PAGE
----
“Oakland art viewers get up close and personal with three powerful artmakers.”
At the opening reception for Transfiguration at Joyce Gordon Gallery, I saw paintings and sculptures by an impressive trio of artists: Chukes, Gerald Griffin and Monjett Graham. The opening was RSVP requested and the place was jammed with a lively crowd, drawn by the quality of the work and the opportunity to meet the distinguished artists.
Chukes’ clay sculptures of heads and busts are distinguished by consistent use of subtle, deep value and a melancholy palette. The faces are all stylistically related, looking like family portraits, due in great part to the elongation of the features. Chukes’ work is intended to celebrate African-American and African historic art and culture, and references to stylized masks is an element in the abstraction of his work. The heads are on long necks, between hands which seem to be holding the faces between them. The introspective response to the works was interesting, as the gallery viewers tended to pause, stop conversation, and take a long look.
This was true for all three of the artists’ works. Gerald Griffin, a Chicago-based artist who is also a writer and sculptor, had both small and large format paintings on display. His dramatic figures have a strength and sensuous presence, characterized by deep chiaroscuro. The exquisite skill of the painting includes the hand of the artist revealed, with occasional palette-knife swathes of heavy paint that emphasize the gesture of a dancer’s hand, or the texture of an urban building. Here too, the viewers paused, arrested in front of the paintings by their depth and compelling sense of life.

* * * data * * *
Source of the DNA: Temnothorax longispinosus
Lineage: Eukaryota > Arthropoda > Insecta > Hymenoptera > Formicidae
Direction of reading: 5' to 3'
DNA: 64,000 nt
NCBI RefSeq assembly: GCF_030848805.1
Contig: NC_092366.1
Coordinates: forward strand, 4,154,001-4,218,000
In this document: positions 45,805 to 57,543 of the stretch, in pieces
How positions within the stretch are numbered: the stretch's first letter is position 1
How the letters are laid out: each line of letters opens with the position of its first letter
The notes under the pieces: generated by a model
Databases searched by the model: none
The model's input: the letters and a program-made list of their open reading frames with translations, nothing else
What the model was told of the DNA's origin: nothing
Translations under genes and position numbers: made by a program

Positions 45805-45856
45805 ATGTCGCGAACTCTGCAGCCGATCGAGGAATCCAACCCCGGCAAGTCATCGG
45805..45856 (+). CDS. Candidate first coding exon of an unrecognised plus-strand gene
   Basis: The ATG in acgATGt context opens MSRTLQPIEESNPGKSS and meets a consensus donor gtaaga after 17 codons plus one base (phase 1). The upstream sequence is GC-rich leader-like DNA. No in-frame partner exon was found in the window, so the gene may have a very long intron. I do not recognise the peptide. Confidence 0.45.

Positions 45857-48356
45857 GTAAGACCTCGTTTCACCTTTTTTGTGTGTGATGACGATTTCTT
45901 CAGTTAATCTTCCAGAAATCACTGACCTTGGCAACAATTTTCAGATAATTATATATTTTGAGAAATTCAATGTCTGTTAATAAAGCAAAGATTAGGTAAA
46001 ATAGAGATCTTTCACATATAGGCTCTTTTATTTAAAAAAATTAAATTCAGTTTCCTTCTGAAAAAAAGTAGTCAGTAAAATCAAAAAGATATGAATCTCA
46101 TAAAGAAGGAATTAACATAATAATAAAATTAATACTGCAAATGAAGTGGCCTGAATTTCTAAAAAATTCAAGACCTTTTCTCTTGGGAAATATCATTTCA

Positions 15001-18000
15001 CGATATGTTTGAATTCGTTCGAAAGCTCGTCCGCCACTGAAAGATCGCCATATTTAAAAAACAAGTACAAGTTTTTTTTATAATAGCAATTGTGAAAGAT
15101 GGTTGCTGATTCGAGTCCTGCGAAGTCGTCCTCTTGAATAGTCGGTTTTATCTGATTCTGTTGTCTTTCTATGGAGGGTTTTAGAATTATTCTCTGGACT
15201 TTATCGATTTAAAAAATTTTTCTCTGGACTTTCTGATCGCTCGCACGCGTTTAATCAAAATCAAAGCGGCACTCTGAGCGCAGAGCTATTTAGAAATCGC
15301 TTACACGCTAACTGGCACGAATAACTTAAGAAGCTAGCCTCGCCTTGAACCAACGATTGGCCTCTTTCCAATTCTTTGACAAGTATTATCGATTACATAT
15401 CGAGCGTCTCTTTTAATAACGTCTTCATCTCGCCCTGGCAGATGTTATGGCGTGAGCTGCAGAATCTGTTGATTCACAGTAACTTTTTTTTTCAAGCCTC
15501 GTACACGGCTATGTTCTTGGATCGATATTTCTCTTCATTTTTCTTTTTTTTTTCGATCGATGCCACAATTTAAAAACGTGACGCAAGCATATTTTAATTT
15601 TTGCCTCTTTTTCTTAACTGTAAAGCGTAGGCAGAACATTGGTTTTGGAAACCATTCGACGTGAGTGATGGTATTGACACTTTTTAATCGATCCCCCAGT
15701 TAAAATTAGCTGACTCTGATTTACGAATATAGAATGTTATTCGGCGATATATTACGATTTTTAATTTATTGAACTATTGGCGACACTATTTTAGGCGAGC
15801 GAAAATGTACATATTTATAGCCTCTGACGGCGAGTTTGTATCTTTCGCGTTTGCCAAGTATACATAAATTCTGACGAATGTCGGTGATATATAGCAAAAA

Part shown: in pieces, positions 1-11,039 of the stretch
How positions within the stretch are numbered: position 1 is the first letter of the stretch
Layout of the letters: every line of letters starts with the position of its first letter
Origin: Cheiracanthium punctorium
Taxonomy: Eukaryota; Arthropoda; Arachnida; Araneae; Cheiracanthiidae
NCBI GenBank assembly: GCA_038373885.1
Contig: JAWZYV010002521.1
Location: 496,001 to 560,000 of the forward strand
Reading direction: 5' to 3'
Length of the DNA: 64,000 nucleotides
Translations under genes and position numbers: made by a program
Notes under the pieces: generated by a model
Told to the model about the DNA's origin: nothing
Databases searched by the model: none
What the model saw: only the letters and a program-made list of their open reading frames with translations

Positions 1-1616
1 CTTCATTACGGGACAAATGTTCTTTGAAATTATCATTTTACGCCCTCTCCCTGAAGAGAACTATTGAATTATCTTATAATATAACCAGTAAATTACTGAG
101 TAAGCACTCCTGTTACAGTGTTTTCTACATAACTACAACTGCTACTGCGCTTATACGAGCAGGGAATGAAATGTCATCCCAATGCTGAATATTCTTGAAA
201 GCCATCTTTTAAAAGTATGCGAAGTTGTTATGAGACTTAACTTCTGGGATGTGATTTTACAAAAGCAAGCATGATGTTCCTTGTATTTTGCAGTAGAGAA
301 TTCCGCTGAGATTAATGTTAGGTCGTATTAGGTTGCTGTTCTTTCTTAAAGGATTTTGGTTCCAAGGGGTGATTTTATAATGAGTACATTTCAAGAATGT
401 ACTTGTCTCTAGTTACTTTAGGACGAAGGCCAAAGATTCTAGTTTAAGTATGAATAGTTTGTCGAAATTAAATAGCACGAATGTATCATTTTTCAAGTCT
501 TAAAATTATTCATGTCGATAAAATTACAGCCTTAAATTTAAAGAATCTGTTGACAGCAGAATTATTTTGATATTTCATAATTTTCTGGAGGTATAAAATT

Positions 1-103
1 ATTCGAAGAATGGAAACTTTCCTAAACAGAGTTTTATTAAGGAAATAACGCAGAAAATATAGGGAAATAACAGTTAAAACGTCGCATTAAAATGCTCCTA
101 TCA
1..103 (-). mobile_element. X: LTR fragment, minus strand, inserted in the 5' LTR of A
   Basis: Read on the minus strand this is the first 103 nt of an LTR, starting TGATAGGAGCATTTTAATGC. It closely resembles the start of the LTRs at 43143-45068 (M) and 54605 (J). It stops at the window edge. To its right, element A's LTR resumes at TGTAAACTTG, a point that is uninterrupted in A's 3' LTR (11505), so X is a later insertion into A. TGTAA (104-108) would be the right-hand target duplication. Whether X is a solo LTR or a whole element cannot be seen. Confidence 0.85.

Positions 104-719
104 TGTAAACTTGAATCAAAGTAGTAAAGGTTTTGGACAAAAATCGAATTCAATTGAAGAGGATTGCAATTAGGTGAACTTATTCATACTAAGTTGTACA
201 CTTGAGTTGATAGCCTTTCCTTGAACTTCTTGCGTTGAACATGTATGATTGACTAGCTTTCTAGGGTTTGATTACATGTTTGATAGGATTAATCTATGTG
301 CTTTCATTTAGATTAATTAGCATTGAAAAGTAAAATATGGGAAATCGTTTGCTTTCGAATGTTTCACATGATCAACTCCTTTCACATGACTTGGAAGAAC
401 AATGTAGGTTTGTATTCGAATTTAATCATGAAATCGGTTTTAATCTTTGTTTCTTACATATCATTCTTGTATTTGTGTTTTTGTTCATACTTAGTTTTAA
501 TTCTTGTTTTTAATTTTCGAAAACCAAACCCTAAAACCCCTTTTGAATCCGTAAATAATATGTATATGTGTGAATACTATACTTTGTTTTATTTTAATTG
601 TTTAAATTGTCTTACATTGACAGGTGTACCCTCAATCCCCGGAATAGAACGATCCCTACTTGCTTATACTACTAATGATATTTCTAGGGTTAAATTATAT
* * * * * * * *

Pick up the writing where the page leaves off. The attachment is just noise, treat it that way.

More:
Monjett Graham has made the San Francisco Bay his home for many years, and his latest series of paintings are developed from working with Chinese calligraphy, inspired by SF Chinatown. Monjett taught himself the meanings of the pictographs, and incorporates them into the paintings. The most recent works are now based on the pictographs themselves, writ large enough to break out of the frame of a four by five foot canvas. The energy and rhythm of Monjett’s work is in the very best of abstract tradition, imbuing color and form with motion and presence; in his artist talk he mentioned using a household mop for applying sweeping strokes of paint. The paintings look as though pieces of the city’s walls have somehow appeared inside the building, and I think Monjett has that effect in mind.
The exhibition runs through October 28 and is well worth seeing. I intend to return for another long look at these works.